The average time taken to get a job done may come down for many reasons when more jobs are added. For example, the time a job spends in the queue to be processed is one of the main factors that affect the response time or the throughput of the system. What can be done to improve the scalability? We can add more cores/more threads etc.
For example, Apache runs one thread per connection. So, having 10000 connections active with the webserver may not be feasible because the system may not allow Apache to create so many threads. For Apache to handle 10000 simultaneous connections, it has to revamp its architecture.
Generally when people talk about scalability, their intention is to keep the performance fixed at a desired level and still able to handle more load.
If a program is multi-threaded, it does not mean that it is suitable for multi-core. Multi-threaded programs are (were) written to synchronize between themselves. And to synchronize between themselves, they use various locking mechanisms such as mutexes, spin locks (with in kernel), semaphores etc. For most user level programs (for example, those that use pthreads), whenever a thread wants to synchronize, it would try to acquire a lock. If a lock is already held, then the acquiring thread would go to sleep in a queue. Sleeping means kernel taking over control, doing a context switch, running a scheduling algorithm to find out the best candidate to run and running it.
In the case of a single CPU or a CPU with a single core, this is necessary because without this, another thread cannot run and release the lock. But in case of multi core CPU, the thread may be running on another core, while the thread on the current core is being put to sleep. It may get ready sooner because the other thread might have released the lock. This way, on a multi-core CPU, context switching poses lot of overhead that the scalability is not linear, but sub-linear. That is, the kernel comes into way too much for multi-threaded programs with syncrhonization that the performance begins to hurt after adding some cores.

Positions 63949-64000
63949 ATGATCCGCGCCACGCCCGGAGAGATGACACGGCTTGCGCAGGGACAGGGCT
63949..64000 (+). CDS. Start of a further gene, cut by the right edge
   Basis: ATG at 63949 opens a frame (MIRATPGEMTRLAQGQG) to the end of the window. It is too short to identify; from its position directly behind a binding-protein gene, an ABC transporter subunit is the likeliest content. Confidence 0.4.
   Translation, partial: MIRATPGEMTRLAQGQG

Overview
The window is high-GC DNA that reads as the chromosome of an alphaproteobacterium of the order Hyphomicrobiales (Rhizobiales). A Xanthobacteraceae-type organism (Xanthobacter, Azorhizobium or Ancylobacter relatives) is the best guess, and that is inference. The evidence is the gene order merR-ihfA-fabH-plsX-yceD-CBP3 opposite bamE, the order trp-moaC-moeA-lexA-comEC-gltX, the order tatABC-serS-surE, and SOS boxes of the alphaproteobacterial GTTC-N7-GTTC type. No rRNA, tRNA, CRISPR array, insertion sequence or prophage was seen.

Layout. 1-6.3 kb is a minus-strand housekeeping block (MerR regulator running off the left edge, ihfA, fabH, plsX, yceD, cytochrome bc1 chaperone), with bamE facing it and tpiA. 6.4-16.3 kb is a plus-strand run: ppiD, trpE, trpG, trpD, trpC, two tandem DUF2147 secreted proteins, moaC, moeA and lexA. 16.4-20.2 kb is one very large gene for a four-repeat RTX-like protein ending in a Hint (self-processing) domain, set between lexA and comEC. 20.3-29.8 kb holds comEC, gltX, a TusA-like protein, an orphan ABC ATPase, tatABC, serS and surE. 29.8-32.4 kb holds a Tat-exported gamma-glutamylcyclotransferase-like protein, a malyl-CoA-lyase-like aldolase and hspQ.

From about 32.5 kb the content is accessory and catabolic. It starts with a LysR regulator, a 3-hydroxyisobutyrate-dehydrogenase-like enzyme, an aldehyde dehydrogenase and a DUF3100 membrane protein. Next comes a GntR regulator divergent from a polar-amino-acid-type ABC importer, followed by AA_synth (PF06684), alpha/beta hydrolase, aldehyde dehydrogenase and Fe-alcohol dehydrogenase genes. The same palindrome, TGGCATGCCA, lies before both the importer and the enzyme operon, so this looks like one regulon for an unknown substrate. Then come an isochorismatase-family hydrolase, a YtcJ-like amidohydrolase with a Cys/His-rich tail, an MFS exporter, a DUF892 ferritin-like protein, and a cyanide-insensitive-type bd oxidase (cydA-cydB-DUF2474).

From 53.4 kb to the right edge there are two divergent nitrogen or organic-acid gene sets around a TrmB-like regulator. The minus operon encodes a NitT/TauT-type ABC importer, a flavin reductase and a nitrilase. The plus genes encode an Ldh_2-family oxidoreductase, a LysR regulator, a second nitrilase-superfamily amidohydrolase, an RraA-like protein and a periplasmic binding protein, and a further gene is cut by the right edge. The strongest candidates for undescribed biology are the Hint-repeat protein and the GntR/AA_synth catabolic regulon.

Robert Graham at ErrataSec has a very nice article on multi-threaded vs multi-core programs. He mentions that the performace of a system peaks at 4 cores and begins to decline after that.
And the comments section mentioned about “Erlang” which works very well for the multi-core platforms. Should take a look at it once.
Some very important points to note from that post:
Unable to increase clock speeds, chip companies have been adding extra logic to increase the throughput – like multiple instructions per clock cycle, multiple cores etc.
Multi-threaded programs are not multi-core ready.
For multi-core, we need more independent execution, rather than mutually synchronizing models.
Avoid sharing as much as possible.
Do a “Divide and Conquer” w.r.t sharing – that is maintain own states, and merge them/join them when needed to get the required state.
Use lock free versions of data structures. Use stuff such as RCU.
Two basic models in multi-core: pipelining and worker thread models. Former is like a assembly line, while the latter is like a bunch of robots doing everything from start to end. When there is something to share, put a pipeline stage there. When work can be done independently, worker thread model is desirable.